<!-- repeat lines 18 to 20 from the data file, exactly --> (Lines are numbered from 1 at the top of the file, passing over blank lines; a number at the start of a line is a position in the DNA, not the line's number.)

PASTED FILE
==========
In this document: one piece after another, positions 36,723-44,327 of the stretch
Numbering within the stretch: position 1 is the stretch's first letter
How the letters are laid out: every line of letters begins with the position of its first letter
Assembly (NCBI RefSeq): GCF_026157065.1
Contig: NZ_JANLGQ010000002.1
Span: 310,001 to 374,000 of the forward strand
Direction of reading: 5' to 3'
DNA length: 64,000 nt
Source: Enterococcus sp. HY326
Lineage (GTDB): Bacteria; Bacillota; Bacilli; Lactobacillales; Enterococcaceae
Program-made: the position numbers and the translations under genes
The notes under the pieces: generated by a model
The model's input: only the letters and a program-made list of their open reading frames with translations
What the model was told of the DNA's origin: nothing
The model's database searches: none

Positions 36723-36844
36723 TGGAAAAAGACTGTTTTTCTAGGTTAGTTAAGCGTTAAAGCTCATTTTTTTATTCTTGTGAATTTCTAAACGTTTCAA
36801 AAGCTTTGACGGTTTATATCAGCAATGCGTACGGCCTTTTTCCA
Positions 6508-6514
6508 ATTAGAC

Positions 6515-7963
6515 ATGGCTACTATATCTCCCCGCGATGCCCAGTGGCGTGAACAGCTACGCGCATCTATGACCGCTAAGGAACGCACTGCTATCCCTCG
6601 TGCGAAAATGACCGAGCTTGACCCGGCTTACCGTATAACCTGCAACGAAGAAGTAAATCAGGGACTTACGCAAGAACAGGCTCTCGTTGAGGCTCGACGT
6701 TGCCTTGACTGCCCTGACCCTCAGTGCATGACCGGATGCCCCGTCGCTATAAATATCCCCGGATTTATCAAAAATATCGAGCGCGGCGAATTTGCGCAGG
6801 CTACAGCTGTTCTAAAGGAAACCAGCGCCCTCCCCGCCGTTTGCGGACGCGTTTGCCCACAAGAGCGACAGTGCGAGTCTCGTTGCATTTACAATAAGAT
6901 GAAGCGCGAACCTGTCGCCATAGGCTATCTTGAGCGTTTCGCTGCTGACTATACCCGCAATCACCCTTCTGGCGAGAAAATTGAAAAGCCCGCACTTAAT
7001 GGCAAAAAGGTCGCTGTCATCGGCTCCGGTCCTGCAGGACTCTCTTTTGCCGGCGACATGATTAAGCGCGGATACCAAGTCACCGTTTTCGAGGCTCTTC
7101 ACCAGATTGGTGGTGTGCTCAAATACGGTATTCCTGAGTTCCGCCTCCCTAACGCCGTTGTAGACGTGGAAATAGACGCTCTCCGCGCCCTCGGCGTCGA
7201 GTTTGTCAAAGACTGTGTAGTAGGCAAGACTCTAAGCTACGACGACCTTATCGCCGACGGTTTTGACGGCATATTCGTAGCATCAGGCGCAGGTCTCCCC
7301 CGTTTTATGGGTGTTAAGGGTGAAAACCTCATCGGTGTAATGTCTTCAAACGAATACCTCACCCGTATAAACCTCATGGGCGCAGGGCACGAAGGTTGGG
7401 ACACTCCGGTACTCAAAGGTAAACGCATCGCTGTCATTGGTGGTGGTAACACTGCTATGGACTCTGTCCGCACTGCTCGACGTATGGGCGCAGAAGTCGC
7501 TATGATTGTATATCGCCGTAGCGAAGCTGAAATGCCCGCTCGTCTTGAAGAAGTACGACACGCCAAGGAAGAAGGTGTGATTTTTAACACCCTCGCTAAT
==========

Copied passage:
36801 AAGCTTTGACGGTTTATATCAGCAATGCGTACGGCCTTTTTCCA
Positions 6508-6514
6508 ATTAGAC